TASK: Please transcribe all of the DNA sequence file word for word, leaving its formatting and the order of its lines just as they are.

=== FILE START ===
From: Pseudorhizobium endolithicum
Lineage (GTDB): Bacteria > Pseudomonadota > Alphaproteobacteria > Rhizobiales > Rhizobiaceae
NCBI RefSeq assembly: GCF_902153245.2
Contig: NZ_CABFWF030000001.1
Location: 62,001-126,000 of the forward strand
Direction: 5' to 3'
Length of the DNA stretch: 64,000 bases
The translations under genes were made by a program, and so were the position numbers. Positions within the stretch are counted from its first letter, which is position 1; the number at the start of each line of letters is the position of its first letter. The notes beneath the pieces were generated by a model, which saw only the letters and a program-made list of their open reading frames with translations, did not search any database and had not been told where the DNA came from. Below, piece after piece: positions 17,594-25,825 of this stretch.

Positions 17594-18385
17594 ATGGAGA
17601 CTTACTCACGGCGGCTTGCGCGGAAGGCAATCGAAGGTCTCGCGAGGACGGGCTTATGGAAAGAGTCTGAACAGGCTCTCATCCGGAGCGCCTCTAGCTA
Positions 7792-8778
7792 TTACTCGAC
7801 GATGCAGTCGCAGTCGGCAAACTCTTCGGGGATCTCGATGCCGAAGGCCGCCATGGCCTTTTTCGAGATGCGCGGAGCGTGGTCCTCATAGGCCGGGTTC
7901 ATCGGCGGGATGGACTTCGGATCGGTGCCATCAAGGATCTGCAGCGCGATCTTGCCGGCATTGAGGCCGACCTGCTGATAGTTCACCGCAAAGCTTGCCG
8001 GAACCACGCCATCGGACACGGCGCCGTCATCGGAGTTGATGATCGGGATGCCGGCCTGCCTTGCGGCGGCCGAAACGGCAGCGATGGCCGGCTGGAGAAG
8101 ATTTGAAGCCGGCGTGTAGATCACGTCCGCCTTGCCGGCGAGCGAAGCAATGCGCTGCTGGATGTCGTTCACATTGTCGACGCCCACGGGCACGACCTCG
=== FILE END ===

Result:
From: Pseudorhizobium endolithicum
Lineage (GTDB): Bacteria > Pseudomonadota > Alphaproteobacteria > Rhizobiales > Rhizobiaceae
NCBI RefSeq assembly: GCF_902153245.2
Contig: NZ_CABFWF030000001.1
Location: 62,001-126,000 of the forward strand
Direction: 5' to 3'
Length of the DNA stretch: 64,000 bases
The translations under genes were made by a program, and so were the position numbers. Positions within the stretch are counted from its first letter, which is position 1; the number at the start of each line of letters is the position of its first letter. The notes beneath the pieces were generated by a model, which saw only the letters and a program-made list of their open reading frames with translations, did not search any database and had not been told where the DNA came from. Below, piece after piece: positions 17,594-25,825 of this stretch.

Positions 17594-18385
17594 ATGGAGA
17601 CTTACTCACGGCGGCTTGCGCGGAAGGCAATCGAAGGTCTCGCGAGGACGGGCTTATGGAAAGAGTCTGAACAGGCTCTCATCCGGAGCGCCTCTAGCTA
Positions 7792-8778
7792 TTACTCGAC
7801 GATGCAGTCGCAGTCGGCAAACTCTTCGGGGATCTCGATGCCGAAGGCCGCCATGGCCTTTTTCGAGATGCGCGGAGCGTGGTCCTCATAGGCCGGGTTC
7901 ATCGGCGGGATGGACTTCGGATCGGTGCCATCAAGGATCTGCAGCGCGATCTTGCCGGCATTGAGGCCGACCTGCTGATAGTTCACCGCAAAGCTTGCCG
8001 GAACCACGCCATCGGACACGGCGCCGTCATCGGAGTTGATGATCGGGATGCCGGCCTGCCTTGCGGCGGCCGAAACGGCAGCGATGGCCGGCTGGAGAAG
8101 ATTTGAAGCCGGCGTGTAGATCACGTCCGCCTTGCCGGCGAGCGAAGCAATGCGCTGCTGGATGTCGTTCACATTGTCGACGCCCACGGGCACGACCTCG